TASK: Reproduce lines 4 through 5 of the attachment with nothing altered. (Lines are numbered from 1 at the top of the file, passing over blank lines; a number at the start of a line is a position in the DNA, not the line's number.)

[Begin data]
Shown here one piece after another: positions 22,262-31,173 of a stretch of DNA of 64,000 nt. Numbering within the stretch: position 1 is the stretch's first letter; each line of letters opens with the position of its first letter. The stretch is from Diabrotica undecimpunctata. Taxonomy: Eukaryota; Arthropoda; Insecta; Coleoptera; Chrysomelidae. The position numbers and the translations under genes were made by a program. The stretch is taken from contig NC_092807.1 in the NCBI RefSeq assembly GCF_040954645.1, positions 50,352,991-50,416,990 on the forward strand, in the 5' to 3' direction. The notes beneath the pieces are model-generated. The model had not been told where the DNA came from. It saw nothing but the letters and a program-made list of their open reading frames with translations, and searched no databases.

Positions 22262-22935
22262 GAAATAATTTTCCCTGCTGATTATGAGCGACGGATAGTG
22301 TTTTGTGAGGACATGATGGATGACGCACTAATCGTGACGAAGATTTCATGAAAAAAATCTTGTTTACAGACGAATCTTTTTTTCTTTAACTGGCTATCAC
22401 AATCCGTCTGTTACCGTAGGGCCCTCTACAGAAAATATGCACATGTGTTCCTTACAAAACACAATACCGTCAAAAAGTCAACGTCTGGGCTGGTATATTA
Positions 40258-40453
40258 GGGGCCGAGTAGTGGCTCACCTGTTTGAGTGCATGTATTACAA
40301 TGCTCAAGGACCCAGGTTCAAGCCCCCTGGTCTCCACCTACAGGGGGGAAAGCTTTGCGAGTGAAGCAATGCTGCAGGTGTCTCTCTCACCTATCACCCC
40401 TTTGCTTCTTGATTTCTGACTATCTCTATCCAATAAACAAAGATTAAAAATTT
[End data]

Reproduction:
22301 TTTTGTGAGGACATGATGGATGACGCACTAATCGTGACGAAGATTTCATGAAAAAAATCTTGTTTACAGACGAATCTTTTTTTCTTTAACTGGCTATCAC
22401 AATCCGTCTGTTACCGTAGGGCCCTCTACAGAAAATATGCACATGTGTTCCTTACAAAACACAATACCGTCAAAAAGTCAACGTCTGGGCTGGTATATTA